TARA, CO. MEATH
NATIONAL MUSEUM OF IRELAND, DUBLIN
The Tara hoard, which includes two gold torcs, demonstrates a considerable technical
ability among the Irish Celts, who presumably produced such objects for both export
and domestic markets. This torc is unusual in comparison to other torcs because
it was flange twisted; four rectangular gold bars were hammered into thin flanges
on an anvil and very closely twisted. The terminals are soldered separately to
the ends of the torc and are turned back to hook onto one another. One of the
terminals extends approximately 13 cm. and ends in a small conical knob that has
moulding attached to the inner end.
According to Raftery, Tara
is one of the best-known early Irish royal sites. A peasant boy found this torc
along with another flanged torc in the side of
a clay rath in 1810. The hoard consists of only two flanged torcs.
In comparison to other flanged
torcs, this object is much more elaborate because of the terminals and the close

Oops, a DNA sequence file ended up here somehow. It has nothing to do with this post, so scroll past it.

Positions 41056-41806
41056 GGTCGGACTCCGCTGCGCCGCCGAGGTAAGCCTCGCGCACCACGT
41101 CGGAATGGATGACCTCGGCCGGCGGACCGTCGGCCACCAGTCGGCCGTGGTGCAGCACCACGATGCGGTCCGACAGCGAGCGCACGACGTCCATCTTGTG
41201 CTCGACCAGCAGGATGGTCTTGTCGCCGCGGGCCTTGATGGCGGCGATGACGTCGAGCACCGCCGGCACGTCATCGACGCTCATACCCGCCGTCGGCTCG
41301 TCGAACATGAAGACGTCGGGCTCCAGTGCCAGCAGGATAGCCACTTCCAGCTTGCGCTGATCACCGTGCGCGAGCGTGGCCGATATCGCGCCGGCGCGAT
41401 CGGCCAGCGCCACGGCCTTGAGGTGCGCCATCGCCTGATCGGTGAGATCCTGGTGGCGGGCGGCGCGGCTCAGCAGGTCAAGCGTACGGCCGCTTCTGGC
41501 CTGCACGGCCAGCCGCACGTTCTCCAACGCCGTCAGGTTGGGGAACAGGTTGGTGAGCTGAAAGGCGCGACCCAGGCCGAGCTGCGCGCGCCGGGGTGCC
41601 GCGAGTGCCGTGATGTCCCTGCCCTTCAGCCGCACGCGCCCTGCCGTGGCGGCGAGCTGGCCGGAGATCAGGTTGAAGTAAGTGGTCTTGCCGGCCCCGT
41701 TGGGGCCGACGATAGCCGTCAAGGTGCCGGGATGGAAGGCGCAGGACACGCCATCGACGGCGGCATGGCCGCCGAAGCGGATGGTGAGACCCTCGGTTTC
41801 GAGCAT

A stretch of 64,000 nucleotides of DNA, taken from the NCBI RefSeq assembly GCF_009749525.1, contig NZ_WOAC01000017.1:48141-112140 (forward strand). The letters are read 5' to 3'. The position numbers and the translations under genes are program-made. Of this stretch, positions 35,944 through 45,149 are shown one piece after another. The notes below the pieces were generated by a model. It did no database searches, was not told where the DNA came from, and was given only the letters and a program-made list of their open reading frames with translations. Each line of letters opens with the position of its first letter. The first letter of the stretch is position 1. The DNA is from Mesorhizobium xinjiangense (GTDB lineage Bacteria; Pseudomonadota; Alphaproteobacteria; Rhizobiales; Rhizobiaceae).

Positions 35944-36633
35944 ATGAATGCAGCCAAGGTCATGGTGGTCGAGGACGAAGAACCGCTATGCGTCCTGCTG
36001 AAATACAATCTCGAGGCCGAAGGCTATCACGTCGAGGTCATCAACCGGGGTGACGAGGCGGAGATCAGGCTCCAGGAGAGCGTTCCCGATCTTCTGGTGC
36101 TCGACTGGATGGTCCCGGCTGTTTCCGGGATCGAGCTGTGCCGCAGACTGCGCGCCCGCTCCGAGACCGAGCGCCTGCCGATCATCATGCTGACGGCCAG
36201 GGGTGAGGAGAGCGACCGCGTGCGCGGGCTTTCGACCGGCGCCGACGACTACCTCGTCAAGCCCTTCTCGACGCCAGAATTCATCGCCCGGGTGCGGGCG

twisting. It is also one of the largest and the heaviest torcs; it weighs approximately
27 ounces. According to Wilde, the torc was probably worn obliquely across the
breast with the projecting terminal used to hold the bridle-rein. Eogan suggests
that the torc is so large that it could have been worn around the waist.
- Petrie, 1832, pp. 156-7.
- Petrie, 1839, pp. 181-2.
- Petrie, 1841, pp. 274-6.
- Wilde, pp. 71-2.
- Macalister, pp. 225,
- Armstrong, pp. 20-2,
- Eogan, pp. 45-60.
- Eogan, pp. 132, 133,
- Mitchell, pp. 49-50.
- Raftery, p. 19.
- Taylor, pp. 62, 109.
- Cahill, 1983, pl. 9a.
- Harbison, fig. 83, p.
- O’Kelly, p. 181.
- Cahill, 1991, pp. 83-4.